At the outset, Baehrel offered a menu of what he calls “Native Harvest” cuisine — dishes based on ingredients from his property. But customers were not adventurous. “They wouldn’t order a puffball mushroom with basil wood-smoked corn, or cedarberry-smoked cabbage — it sounds weird. I started sending things out for people to try, and they enjoyed those tastes more than what they’d ordered. So I started the tasting menu only.”
Even now, when we think we’ve heard it all, some of Baehrel’s food sounds a little strange. While he was being interviewed, for instance, he was cooking a rutabaga in soil. “I just dug it up in a block of frozen soil, and put it in a pot in a really slow oven. The soil slowly defrosts. It can take three, four, or even five hours to cook. It’s so much fun!” he exclaims. “It’s in its skin, so the soil doesn’t really touch it,” he adds, for the benefit of the squeamish. The humble rutabaga is a staple for Baehrel, who uses a reduction of it to emulsify most of his sauces. “Everyone uses butter, butter, butter — if you’re doing half a dozen courses, everything tastes like butter. The taste of rutabaga disappears, and it gives a fluffiness and texture that lets the food shine through.”
Now in his mid-40s, Baehrel retired Sagecrest Catering five years ago to devote all his time to the restaurant, newly named Damon Baehrel at Basement Bistro as the first step in phasing out the “bistro” part altogether. “It’s not a bistro, it’s not quick, and it’s not inexpensive,” he explains. “We’re changing it to something more appropriate.”
Naming his restaurant for himself may sound like typical chef ego, but Baehrel is the restaurant — the culinary equivalent of a one-man band. He greets customers, cooks and serves the food, acts as sommelier, and then cleans up when everyone’s gone home. He makes and ages cheeses using local milk; churns butter; bakes breads; buys whole animals from local farms and butchers them; and smokes, dries, and cures charcuterie. On his 11-acre property, Sagecrest Organic Gardens, he grows all the produce he serves, using cold frames and a greenhouse in winter. He taps trees for syrup. He forages for sorrel, ramps, burdock, fiddlehead ferns, mushrooms, and other wild plants many of us may not know are edible (like staghorn sumac and cattail shoots). He preserves, pickles, and dries foods. He uses lemon balm in place of lemons, acorns as a coffee substitute, and pine needles for brine. He makes vinegars “out of everything.” The only ingredients that come off a truck are seafood, and you get the impression he’d fish, too, if he weren’t in landlocked Earlton. “Native Harvest is my way of life,” he says, talking a mile a minute, and brimming with enthusiasm. “I’m obsessed.” And evidently tireless: “I’m one of those people that needs four or five hours sleep at the most.”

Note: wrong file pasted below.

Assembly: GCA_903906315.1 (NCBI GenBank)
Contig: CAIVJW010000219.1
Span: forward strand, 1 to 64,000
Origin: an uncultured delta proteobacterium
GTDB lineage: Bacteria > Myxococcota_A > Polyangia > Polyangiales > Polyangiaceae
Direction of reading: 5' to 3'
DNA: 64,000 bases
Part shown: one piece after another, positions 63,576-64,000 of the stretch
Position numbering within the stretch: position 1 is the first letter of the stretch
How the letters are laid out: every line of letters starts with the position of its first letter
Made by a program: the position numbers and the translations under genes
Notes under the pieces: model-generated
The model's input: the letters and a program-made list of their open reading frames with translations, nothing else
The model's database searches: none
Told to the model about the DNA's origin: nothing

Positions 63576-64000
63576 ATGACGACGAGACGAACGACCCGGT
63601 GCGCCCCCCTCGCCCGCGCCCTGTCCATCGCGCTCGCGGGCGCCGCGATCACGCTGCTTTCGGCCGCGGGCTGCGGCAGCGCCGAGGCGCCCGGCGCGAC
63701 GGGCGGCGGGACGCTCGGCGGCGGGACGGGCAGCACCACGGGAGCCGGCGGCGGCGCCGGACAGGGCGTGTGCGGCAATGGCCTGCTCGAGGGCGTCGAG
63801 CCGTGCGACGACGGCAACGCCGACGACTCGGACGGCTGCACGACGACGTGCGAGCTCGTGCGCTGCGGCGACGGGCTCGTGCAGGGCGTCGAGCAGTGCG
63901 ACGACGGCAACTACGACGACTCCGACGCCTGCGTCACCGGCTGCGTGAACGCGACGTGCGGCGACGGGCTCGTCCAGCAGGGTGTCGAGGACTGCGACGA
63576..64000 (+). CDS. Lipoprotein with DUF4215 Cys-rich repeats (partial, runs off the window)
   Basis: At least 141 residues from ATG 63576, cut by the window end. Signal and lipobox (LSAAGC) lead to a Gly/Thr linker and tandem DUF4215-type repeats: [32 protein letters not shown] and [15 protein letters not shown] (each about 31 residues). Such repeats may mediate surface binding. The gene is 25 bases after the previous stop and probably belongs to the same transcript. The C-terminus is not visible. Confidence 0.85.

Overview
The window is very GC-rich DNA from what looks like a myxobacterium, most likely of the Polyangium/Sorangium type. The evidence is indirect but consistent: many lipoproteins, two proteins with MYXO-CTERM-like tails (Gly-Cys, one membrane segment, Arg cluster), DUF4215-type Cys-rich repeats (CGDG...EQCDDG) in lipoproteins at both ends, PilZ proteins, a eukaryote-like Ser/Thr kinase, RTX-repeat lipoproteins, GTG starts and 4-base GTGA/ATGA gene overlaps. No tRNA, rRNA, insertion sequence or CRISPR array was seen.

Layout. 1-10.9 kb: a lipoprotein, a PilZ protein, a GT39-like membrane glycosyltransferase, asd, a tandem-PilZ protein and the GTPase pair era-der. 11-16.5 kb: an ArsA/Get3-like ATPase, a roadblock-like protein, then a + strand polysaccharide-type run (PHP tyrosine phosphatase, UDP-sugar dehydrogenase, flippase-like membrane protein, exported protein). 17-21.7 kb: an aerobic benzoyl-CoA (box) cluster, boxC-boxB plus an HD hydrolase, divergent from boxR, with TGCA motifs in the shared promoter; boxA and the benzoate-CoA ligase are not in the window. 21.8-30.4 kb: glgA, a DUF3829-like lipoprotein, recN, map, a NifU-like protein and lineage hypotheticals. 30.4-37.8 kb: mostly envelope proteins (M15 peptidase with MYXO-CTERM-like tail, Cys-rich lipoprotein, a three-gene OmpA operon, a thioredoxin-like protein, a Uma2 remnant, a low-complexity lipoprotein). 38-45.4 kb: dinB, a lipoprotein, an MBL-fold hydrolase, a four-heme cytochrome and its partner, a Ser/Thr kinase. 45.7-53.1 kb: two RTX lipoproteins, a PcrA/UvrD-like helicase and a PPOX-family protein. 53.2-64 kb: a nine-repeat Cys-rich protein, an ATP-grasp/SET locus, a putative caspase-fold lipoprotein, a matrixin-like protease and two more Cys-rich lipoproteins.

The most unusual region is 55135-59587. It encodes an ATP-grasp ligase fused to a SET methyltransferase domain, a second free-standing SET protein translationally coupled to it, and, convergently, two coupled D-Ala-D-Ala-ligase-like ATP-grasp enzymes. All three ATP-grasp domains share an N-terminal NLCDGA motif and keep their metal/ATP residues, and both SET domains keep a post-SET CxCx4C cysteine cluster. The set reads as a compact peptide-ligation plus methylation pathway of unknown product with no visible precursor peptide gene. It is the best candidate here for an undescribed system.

Baehrel grew up on Long Island, and summered in the Catskills with his family. His mother was an avid gardener and preserver. “It occurred to me one day that everything we needed was right here,” he observes. A self-taught chef, he says his culinary education began at age 14, when he was working at a local resort as a dishwasher and was promoted to man the egg griddle. “The chef’s name was Bozo. I often had to wake him up because he was hung over. So I’ve no great pedigree in that area.”
The restaurant is small and simple, with gold-colored walls and an oak floor. Guests pay about $128 (excluding wine, tax, and gratuity) for the tasting menu, a four-hour procession of nine to 12 courses served on Villeroy & Boch china, with wines in the appropriate Riedel and Spiegelau stemware. “A true gastronomic adventure,” proclaimed epicurious.com, calling Baehrel a “genius” after listing the meal: “Fragrant lavender bud and parsley flatbread, rich and gamey venison speck, perfectly cooked shrimp atop Savoy cabbage seasoned with smoked cedar berries, earthy wood ear mushroom soup with applewood smoked corn, moist and crackling duck confit served over a smooth purée of jade and butter turnips, and triple chocolate ganache.”